Onward!

Chair: Richard P. Gabriel, Sun Microsystems, Inc., onward!@oopsla.acm.org

The Onward! Track contains papers describing new paradigms and metaphors in computing, new thinking about objects, new framings of computational problems and systems, and new technologies. Onward! papers aim to alter or redefine the art by proposing a leap forward—or sideways—regarding computing.

Tuesday, 28 October

8:30-10:00

Free Culture: The limited but essential role of property in building an environment for creativity

10:30-12:00

Naturalistic Programming and Run-Time Code Generation

Wednesday, 29 October

10:30-12:00

Acceptability-Oriented Computing

15:30-17:00

The Biology of Information

Thursday, 30 October

10:30-12:00

Panel: Reuse Repositories and Reuse—The Realities

Free Culture: The limited but essential role of property in building an environment for creativity

Tuesday, 28 October – 8:30-10:00

Larry Lessig, Stanford University, lessig@pobox.com

This talk will sketch the boundaries of protection that intellectual property law should set, but argue that extremism has now defeated these limits. The consequence is an environment within which modular creativity is increasingly constrained.

Presenter

Lawrence Lessig is a Professor of Law at Stanford Law School and founder of the school's Center for Internet and Society. He is one of the country's leading commentators on legal aspects of new communications technologies and cyberspace. He is Professor of Law and founder and executive director of the Center for Internet and Society at Stanford Law School. Professor Lessig teaches and writes in the areas of constitutional law, law and high technology, Internet regulation, comparative constitutional law, and the law of cyberspace.

He is the author of many influential publications about cyberlaw and cyberspace, including two books: The Future of Ideas: The Fate of the Commons in a Connected World (2001) and Code and Other Laws of Cyberspace (1999).

Naturalistic Programming and Run-Time Code Generation

Tuesday, 28 October – 10:30-12:00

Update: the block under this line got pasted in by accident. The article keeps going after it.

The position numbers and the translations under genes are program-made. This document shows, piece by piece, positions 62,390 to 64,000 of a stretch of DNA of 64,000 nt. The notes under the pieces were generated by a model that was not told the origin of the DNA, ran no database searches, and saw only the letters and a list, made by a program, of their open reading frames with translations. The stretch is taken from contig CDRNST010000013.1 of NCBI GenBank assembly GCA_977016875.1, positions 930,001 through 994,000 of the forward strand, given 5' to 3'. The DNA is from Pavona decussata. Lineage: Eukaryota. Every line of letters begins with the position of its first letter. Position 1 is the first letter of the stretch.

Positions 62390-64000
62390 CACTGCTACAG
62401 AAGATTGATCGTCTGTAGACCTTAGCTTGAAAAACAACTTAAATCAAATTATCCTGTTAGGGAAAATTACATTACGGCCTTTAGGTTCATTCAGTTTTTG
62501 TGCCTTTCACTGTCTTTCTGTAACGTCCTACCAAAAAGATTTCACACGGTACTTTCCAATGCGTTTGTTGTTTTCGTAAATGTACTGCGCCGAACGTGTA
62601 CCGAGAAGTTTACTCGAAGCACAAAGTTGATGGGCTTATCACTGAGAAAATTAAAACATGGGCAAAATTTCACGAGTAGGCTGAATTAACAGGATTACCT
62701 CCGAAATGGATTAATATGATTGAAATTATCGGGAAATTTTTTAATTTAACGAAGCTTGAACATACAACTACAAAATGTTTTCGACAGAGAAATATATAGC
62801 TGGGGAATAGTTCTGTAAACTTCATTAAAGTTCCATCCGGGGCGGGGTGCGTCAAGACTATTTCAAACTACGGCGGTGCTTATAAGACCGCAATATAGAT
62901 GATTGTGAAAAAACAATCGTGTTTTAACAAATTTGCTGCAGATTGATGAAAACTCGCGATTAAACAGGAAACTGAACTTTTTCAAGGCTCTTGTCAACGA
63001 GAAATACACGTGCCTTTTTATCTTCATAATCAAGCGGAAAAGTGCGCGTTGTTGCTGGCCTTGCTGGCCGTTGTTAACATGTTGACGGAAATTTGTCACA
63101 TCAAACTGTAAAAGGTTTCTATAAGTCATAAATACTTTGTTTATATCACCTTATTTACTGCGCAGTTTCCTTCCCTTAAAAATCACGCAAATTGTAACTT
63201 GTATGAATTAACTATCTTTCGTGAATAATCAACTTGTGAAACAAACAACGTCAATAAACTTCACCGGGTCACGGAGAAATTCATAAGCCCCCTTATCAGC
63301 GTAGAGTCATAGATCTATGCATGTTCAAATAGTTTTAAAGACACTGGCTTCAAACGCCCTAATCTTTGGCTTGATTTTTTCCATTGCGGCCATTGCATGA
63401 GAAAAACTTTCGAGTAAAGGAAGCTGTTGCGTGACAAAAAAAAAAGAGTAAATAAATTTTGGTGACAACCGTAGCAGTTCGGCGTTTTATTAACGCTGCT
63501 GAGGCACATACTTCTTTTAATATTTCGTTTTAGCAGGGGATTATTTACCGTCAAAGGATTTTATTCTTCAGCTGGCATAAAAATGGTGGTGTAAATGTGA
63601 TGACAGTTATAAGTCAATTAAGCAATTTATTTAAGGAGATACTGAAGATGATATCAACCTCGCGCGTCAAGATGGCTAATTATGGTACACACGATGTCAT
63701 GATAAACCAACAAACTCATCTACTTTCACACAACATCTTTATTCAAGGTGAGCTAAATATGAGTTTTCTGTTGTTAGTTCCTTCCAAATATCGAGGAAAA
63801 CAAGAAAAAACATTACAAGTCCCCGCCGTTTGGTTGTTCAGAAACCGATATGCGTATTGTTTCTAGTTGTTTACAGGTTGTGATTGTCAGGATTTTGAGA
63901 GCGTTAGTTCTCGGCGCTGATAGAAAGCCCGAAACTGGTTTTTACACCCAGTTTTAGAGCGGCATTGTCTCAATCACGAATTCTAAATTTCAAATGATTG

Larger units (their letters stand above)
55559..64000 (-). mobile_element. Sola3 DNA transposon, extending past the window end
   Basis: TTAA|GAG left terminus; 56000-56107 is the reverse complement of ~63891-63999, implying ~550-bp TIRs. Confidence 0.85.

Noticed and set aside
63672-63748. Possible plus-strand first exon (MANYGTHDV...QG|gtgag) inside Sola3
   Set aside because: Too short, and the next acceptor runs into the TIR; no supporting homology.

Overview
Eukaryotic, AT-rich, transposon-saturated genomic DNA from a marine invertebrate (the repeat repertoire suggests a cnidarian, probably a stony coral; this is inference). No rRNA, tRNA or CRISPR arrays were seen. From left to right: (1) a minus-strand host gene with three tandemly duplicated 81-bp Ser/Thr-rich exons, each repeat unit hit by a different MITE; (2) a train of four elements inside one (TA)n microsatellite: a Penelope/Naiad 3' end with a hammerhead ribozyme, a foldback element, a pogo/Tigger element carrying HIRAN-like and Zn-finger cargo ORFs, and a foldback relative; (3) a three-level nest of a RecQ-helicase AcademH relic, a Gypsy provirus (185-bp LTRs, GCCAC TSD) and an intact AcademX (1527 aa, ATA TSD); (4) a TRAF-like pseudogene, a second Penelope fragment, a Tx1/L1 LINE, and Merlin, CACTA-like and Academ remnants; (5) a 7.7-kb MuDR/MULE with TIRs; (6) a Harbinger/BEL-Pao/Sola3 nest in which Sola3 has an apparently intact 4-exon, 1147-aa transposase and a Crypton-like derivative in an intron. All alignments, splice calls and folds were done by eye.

These papers explore simplifying programming by examining some of our underlying assumptions about references and constructing programs.

Beyond AOP: Toward Naturalistic Programming

Cristina Lopes, University of California, Irvine, lopes@ics.uci.edu
Paul Dourish, University of California, Irvine, jpd@ics.uci.edu
David Lorenz, Northeastern University, lorenz@ccs.neu.edu
Karl Lieberherr, Northeastern University, lieber@ccs.neu.edu

Software understanding (for documentation, maintenance or evolution) is one of the longest-standing problems in Computer Science. The use of bct-oriented languages helps, but fundamentally remains far from solving the problem. Most programming languages and systems have fallen prey to the assumption that they are supposed to capture idealized models of computation inspired by deceptively simple metaphors such as objects and mathematical functions. Aspect-oriented programming languages have made a significant breakthrough by noticing that, in many situations, humans think and describe in crosscutting terms. In this paper we suggest that the next breakthrough would require looking even closer to the way humans have been thinking and describing complex systems for thousand of years using natural languages. While natural languages themselves are not appropriate for programming, they contain a number of elements that make descriptions concise, effective and understandable. In particular, natural languages referentiality is a key factor in supporting powerful program organizations that can be more easily understood by humans.

Routine Run-time Code Generation

Sam Kamin, Univ. of Illinois at Urbana-Champaign, kamin@cs.uiuc.edu

The decades-old paradigm of "object code = executable code: is outdated. The paradigm we propose in this paper is "object code = executable program generator.: Similarly, "software component" should be "program that, when appropriately invoked by a client, generates machine language useful to the client." Traditional object files amount to constant functions in the domain of code-producing functions; in the future, we will routinely employ the full domain of higher-order code values. In this paper, we argue that such a change in viewpoint can lead to much wider use of run-time code generation, by overcoming the bureaucratic barriers it usually encounters. Run-time code generation has numerous applications; when it comes to be used routinely, many more applications are likely to be discovered.

Acceptability-Oriented Computing

Wednesday, 29 October – 10:30-12:00